Here are more examples of drawings created while at trade shows. It works, believe me! I dare you to find another way to bring people to your booth at the same cost Caricatoons charges. If you have anymore questions you can visit www.caricatoons.ca and click on "live events". I would love to hear from you.
Step one: I review the email and/or phone conversations with the client to try and develop an idea of how the drawing will take shape. Sometimes I know exactly how the drawing will go due to a detailed interaction with a client that knows what they want. Sometimes I'm given a list of ideas for the drawing but no clear expectations. I always start the drawing with an idea of where I'm gonna go but allow myself to be flexible with changing that plan.
In this case I was given a small list of ideas but enough to get going on. He played lacrosse, hockey, soccer and he likes to wear shorts and sandals. He has a dog too that everyone at the firehall sees often, so I'm to incorporate the dog somehow. I envisioned in my mind how I wanted to see him and his dog in the drawing but really hadn't settled on a background other than, it's the fire department and the city is Vancouver. So I start drawing with no clear idea of what the final product will look like.
Step Two: Gather the reference photos together and create a rough sketch
Step Three: Once I am happy with the rough sketch, I'll reduce the transparency of that layer, add a layer on top and start the "inking" process
Step Four: Create layers underneath the line drawing and build up the colours of the face. Once that is done, I'll combine all the layers to create one layer for his head.
Step Five: On another layer I rough sketch out a body, following some of the info from the client, shorts, sandals and a lacrosse stick.
Step Six: Ink and colour the body and combine together on one layer.
Step Seven: Hide the layer containing the body. Then import the picture of his dog and create a rough sketch, ink it and colour it. Here is where I decided to incorporate the soccer ball.
Step Eight: Combine the man and his dog together and come up with a background. I decided that he had just driven an old firetruck up onto a hydrant with the city in the background. Not a huge idea but I think it looks good.
Step Nine: Send a low resolution water-marked image of the drawing to the client for perusal. This is where 90% of clients finally start getting creative, sometimes too much but I walk them through the process. I allow a bit of revisions within my price that I originally quoted but major re-draws or constant changing this and that requires additional payment. In this case the changes/request were relatively minor. The clients(s) decided that the shirt should be a firemans shirt with captains bars, that I needed to add a hockey stick somewhere in there and there needed to ne a bumpersticker with the name Norman on there. This guys name wasn't Norman but they said he would " get it".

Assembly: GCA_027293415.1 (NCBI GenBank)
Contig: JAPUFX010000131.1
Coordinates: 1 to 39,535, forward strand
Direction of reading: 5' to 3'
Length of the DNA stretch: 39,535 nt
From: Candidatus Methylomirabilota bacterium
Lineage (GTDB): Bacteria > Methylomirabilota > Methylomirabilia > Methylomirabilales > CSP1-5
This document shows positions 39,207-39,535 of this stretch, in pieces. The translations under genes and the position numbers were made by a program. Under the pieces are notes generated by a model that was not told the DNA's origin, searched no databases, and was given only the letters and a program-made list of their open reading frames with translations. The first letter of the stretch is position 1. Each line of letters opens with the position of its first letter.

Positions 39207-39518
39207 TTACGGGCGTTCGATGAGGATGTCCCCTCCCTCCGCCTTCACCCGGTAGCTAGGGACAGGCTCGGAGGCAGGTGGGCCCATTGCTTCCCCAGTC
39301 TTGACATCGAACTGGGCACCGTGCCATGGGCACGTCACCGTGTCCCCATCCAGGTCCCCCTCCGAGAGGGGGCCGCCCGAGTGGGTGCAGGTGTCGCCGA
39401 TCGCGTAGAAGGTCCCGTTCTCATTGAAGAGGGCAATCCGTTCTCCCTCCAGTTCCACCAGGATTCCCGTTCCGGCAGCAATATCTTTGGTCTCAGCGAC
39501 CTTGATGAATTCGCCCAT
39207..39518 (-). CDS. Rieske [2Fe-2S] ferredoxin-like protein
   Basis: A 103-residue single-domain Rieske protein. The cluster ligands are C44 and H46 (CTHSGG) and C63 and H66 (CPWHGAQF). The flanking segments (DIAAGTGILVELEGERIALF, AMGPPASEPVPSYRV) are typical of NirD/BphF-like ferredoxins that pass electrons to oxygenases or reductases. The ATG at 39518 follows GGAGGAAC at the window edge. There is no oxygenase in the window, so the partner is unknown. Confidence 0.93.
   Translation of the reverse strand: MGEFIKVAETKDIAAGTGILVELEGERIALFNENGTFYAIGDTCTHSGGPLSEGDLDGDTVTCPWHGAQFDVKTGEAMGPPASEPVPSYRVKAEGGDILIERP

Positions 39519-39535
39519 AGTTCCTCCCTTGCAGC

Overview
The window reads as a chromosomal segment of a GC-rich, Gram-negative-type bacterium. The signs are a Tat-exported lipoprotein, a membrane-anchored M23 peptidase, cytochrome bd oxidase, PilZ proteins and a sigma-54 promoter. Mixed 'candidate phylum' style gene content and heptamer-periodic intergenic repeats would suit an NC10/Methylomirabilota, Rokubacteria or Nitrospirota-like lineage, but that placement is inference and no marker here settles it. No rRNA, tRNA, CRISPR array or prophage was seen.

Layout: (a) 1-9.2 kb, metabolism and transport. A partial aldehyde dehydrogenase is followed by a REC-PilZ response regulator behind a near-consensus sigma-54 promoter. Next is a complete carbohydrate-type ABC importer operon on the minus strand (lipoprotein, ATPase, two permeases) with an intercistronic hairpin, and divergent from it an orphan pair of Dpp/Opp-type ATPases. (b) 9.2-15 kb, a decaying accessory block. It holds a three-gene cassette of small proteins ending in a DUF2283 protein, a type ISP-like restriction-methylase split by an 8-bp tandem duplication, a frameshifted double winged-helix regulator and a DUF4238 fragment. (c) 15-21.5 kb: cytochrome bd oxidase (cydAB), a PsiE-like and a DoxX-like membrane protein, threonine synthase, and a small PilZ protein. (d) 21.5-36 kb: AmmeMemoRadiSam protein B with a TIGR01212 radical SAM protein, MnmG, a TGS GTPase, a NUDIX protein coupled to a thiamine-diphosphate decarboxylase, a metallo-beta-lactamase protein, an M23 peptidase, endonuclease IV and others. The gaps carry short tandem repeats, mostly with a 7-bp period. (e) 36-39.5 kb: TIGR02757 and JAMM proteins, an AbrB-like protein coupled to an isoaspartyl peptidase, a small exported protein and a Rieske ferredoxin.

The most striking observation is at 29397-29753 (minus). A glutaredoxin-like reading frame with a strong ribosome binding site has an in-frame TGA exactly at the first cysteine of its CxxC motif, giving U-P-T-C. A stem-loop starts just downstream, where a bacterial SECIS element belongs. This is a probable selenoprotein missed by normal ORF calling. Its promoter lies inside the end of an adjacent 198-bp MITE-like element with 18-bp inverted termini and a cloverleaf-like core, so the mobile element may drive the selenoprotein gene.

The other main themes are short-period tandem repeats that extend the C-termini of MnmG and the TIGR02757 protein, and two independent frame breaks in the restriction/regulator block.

Here is the final, approved drawing.
I love my job. If you want to order a caricature cartoon as a gift contact me by e-mail or visit my website.
I have templates in my computer for the glasses that I currently use for painting caricature cartoons on. I pull up the appropriate template and design my cartoon in Autodesk Sketchbook on my Cintiq Companion.
After I am happy with the design and/or the client has approved, I then start the process of cleaning the wine glass off with soap and water, then dry it and clean it again with rubbing alcohol.
Once the glass is clean, I measure out the area I want the drawing to be placed on and check to ensure the template that I have printed out is to the proper size.
I then, as a guide, place the template inside the wine glass. I use a cloth to push the paper up against the curvature of the glass.
The next step is, using the template as a guide and using the appropriate paints for multi surface, block in the colours required for the painting.
I find that multiple coats are required to make the colours opaque and smooth. Some colours go on easier than others but I find if I add a tiny bit of white to each colour, it makes it easier to apply. I can always add the full colour in after.
Once I am happy with the blocking in, I use my magnifying light and start to add the details.
After all the details are done, I go over the painting and scrape off any excess paint with an exacto knife. I also inspect the painting for any required touch ups.
The next step is to pre-heat the oven to 350 degrees F and put the cup in for 30 minutes. After the time is done allow the glass to cool off in the oven before handling. This step cures the painting and allows glass to be washed without losing the artwork.
That's it. Here is the finished painted wineglass with the happy client... in this case my Mom lol.
Here are some other examples of wine and beer glasses.
Contact me by my email with any inquiries for this or any other service that I offer. You can also check out my website for other products and services I offer.